70. Well put. I write science fiction and urban fantasy and tend to read mostly in those genres. I’ve had a story idea for a while that just wouldn’t click for me. Then, on a friend’s recommendation, I read Junot Diaz’s The Short Wondrous Life of Oscar Jao, definitely out of my genre. But when I saw how Diaz developed his characters and the way the main character’s literary obsessions work their way into his life,I realized I could use a similar tactic with the story I was stuck on. I haven’t started writing it yet (a few more projects in the queue first), but at least now I know what to do with it, and I wouldn’t have if I hadn’t gone outside my genre.

  71. Reading outside one’s genre is definitely useful, but reading inside one’s genre is sometimes even more so. The uses of knowing what all genres represent and are like (both classicals and moderns) have advantages for the writer, so I would definitely recommend it. Nice advice.

  72. I was wondering if it is truly a bad thing if writers don’t read that often. I really enjoy writing, however I don’t find myself reading as much as the average writer usually does. I would like to think that reading would give me more insight into how to right and different ways to do so. Is not reading, and then writing a bad thing? I sometimes like to think that it keeps my things original, however that is just to make me feel better.

    N~
    http://ncbek.wordpress.com

    and

    http://throughtiredeyes.wordpress.com

  73. writingsprint // August 27, 2013 at 7:41 pm // Reply

    Our genre is the human race. All genres should be read! I believe that the only genres you shouldn’t read are those that don’t interest you, out of some sense of obligation. That’s the short road to drying up. Otherwise, read. Read nonfiction, autobiography, history, philosophy, whatever inspires you. Here’s one right now: James Reston’s “The Last Apocalypse” and “Warriors of God.” You’ll never look at history the same way again.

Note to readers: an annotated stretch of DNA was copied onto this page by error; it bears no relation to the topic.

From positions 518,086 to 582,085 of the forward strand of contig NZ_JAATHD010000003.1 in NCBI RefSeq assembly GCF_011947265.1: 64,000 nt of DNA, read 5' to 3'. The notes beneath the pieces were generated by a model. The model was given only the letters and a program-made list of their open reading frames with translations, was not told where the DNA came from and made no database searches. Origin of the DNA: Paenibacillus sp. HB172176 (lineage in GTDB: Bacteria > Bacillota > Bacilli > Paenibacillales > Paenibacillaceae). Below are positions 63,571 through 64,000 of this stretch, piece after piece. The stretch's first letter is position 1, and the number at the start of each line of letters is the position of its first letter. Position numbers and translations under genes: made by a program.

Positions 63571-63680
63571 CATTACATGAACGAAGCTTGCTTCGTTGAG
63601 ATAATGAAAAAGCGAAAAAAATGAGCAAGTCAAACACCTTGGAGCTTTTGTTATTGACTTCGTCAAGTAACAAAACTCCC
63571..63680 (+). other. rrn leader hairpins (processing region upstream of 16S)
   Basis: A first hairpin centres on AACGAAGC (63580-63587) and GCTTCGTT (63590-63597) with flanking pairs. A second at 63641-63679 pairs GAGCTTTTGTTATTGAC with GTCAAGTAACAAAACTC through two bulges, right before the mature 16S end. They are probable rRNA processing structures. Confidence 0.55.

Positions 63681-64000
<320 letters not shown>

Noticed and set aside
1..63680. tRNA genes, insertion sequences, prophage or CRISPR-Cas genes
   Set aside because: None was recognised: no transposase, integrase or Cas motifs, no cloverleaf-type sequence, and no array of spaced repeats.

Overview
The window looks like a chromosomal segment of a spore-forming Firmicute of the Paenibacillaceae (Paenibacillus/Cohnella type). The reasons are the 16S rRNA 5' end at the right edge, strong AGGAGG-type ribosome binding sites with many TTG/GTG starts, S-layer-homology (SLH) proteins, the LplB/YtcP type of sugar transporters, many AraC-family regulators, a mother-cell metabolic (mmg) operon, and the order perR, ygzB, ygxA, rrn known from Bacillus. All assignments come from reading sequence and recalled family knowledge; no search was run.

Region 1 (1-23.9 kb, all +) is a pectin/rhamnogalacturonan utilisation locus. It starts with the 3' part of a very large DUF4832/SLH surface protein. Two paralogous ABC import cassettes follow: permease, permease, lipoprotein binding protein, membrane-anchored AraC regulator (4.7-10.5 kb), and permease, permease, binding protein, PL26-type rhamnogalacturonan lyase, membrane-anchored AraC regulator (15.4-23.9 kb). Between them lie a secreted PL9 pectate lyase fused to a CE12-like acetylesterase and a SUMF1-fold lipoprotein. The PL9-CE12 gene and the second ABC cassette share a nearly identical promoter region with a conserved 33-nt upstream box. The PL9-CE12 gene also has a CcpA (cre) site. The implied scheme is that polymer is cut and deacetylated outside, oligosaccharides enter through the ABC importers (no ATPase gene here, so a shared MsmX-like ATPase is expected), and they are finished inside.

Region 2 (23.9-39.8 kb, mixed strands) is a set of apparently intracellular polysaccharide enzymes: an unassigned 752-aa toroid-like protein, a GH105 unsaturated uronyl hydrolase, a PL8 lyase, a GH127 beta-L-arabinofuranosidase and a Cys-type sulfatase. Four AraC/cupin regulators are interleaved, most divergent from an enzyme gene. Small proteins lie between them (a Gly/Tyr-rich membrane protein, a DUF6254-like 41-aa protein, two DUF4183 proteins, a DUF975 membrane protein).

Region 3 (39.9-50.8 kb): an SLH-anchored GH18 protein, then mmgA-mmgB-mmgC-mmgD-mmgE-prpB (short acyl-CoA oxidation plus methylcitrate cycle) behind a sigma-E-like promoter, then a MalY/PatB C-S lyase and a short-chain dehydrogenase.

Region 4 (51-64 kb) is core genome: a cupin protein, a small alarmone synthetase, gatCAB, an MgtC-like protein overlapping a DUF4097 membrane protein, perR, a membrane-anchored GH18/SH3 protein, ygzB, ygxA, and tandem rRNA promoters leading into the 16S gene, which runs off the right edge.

74. Do we exercise all our muscles, or just the ones we think are the most advantageous? Aside from targeting some areas, we generally try to get a well-balanced routine. When reading, as in writing, we are sharing in a long timeline of human expression. It can only benefit us to broaden our scope; it may not be necessary, but it’s certainly beneficial. Those are my two cents anyway. 🙂

  75. I, too, am I writer; more trying to be.I initially started to write Young Adult novels because I read so many. However, I am now writing a more introspective adult novel. Yet, I barely read contemporary fiction alone. My favorite genre is still historical fiction, but I find that to love reading, you need to experience it all. I have an open relationship with my favorite genres; as do I with my favorite authors. I love certain authors, but we are not exclusive. I think to be a really good, or great writer, you need to be open. I am glad you are becoming so.

  76. I am definitely not a writer, for such a dedication may require one part of the mind traveling “out there” and the other part interpreting the information. I say yes, perhaps try a “different genre binge” and write a post on that?

  77. I know neither my field, genre, voice or style. I’m not even sure I have a preferred genre. I’m NEW

  78. Very precise & an eye opener . Thanks for sharing .” Broad your horizon ” … gud thought 🙂

  79. good read, thank you so much. im new here, just posted my first little blurb, hope to meet and make new friends along the way.

    Again, thank you.